RIP Joel Schumacher

Joel Schumacher, costume designer-turned-director of films including ‚ÄúSt. Elmo‚Äôs Fire,‚ÄĚ ‚ÄúThe Lost Boys‚ÄĚ and ‚ÄúFalling Down,‚ÄĚ as well as two ‚ÄúBatman‚ÄĚ films, died in New York City on Monday morning after a year-long battle with cancer. He was 80. Born in New York City, the son of Marian (n√©e¬†Kantor) and Francis Schumacher. His mother was a¬†Swedish Jew, whereas his father was a¬†Baptist¬†from¬†Knoxville, Tennessee, who died when Joel was four years old. ¬†Schumacher studied at¬†Parsons The New School for Design¬†before earning a Bachelor of Fine Arts from the¬†Fashion Institute of Technology¬†in New York. He moved to Los Angeles, where he began his media work as a costume designer in films such as Woody Allen’s¬†Sleeper¬†and¬†Interiors¬†and developed his skills with television work studying towards a¬†Master of Fine Arts¬†from¬†University of California, Los Angeles.

Schumacher’s first screenplay was for the musical drama¬†Sparkle¬†in 1976, which Schumacher had developed with¬†Howard Rosenman¬†before moving to Los Angeles. He also wrote the screenplays for the 1976 low-budget hit movie¬†Car Wash, 1978’s¬†The Wiz‚ÄĒan adaptation of the stage play of the same name‚ÄĒand a number of other minor successes. His film directorial debut was¬†The Incredible Shrinking Woman¬†in 1981, which starred¬†Lily Tomlin. The¬†Brat Pack¬†films¬†St. Elmo’s Fire¬†and¬†The Lost Boys¬†were two of Schumacher’s biggest hits. Their style impressed audiences and their financial success allowed studios to trust him with ever-larger projects. He stated in the director’s commentary for¬†St. Elmo’s Fire¬†that he resents the “Brat Pack” label, as he feels it misrepresents the group.

Schumacher directed two adaptations of¬†John Grisham’s novels:¬†The Client¬†(1994) and¬†A Time to Kill¬†(1996). Grisham personally requested that Schumacher return to direct¬†A Time to Kill. Schumacher replaced¬†Tim Burton¬†as the director of the¬†Batman film franchise¬†when he directed¬†Batman Forever¬†in 1995.¬†Val Kilmer¬†replaced¬†Michael Keaton¬†in the title role. Despite a mixed critical reception, the film scored the highest-grossing opening weekend of 1995. It finished as the second-highest-grossing film of the year in North America, and sixth-highest worldwide. After this success, Warner Bros. hired Schumacher to direct a sequel,¬†Batman & Robin, which was released in 1997. The film did not perform as well at the box office as its predecessors, and was critically panned; it is frequently considered to be¬†one of the worst films ever made.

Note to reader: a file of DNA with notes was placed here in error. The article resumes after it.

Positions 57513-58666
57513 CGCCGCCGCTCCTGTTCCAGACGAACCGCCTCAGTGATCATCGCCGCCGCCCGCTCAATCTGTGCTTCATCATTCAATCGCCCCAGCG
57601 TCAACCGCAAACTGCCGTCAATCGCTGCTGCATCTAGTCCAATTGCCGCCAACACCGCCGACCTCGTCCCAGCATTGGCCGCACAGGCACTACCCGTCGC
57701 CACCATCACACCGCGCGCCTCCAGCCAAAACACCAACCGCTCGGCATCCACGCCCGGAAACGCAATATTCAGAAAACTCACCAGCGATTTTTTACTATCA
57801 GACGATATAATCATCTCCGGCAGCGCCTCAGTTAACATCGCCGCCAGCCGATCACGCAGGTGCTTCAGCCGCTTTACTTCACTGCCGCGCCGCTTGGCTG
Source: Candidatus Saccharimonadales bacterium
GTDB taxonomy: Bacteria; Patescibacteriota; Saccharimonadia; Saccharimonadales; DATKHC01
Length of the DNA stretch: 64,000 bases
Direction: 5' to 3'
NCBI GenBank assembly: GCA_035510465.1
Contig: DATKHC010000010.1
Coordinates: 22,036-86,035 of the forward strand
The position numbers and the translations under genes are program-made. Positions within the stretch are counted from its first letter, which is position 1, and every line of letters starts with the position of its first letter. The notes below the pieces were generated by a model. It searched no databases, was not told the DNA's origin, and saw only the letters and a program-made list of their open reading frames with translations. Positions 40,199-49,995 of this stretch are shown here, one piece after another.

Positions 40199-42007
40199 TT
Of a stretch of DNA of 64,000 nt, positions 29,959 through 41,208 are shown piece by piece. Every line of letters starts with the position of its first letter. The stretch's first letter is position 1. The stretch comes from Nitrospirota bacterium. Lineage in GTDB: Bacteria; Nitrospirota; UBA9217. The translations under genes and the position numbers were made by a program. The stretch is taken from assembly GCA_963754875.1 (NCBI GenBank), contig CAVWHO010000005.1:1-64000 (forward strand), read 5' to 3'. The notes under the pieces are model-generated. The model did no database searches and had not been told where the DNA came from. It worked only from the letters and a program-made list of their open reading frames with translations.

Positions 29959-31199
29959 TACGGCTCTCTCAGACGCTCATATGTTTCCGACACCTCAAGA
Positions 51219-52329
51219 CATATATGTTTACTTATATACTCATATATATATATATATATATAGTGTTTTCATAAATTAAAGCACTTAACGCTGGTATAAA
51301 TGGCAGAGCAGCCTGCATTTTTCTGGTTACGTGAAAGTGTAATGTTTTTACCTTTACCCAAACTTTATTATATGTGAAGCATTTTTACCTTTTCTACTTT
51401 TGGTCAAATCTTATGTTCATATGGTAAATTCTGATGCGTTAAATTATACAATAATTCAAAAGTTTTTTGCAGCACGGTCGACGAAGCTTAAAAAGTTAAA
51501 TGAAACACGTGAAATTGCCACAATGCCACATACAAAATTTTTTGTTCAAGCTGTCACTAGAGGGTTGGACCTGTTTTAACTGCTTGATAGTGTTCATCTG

Schumacher decided to reinvent his career with darker, lower-budget fare like¬†8mm¬†with¬†Nicolas Cage, and¬†Flawless¬†with¬†Robert De Niro.¬†8mm¬†was entered into the¬†49th Berlin International Film Festival. In 2003, he released the controversial¬†Phone Booth, in which he once again worked with Farrell. The film‚ÄĒabout an unseen gunman tormenting a publicist‚ÄĒwas also delayed for months due to the¬†Beltway sniper attacks. It received generally positive reviews, earning a 71 percent “Fresh” rating on the¬†review aggregator¬†Rotten Tomatoes. Buoyed by Farrell’s recently found fame, the film earned $98.7 million worldwide.

He directed a film version of the musical¬†The Phantom of the Opera¬†in 2004, an adaptation of¬†Andrew Lloyd Webber’s¬†original stage musical. Despite mixed reviews, the film earned $154.6 million worldwide (Schumacher’s biggest hit of the 21st century to date) and was nominated for three¬†Academy Awards, as well as three¬†Golden Globes, including Best Motion Picture ‚Äď Musical or Comedy.

Schumacher directed The Number 23 in 2007, which was a critical flop but a moderate financial success. His next project was the vampire thriller Blood Creek, which was filmed in the spring of 2007 in rural Romania. It had a limited release. In October 2011, Schumacher released his latest film, Trespass. The action-thriller reunited Schumacher with stars Nicole Kidman and Nicolas Cage. Schumacher was openly gay throughout most of his career.

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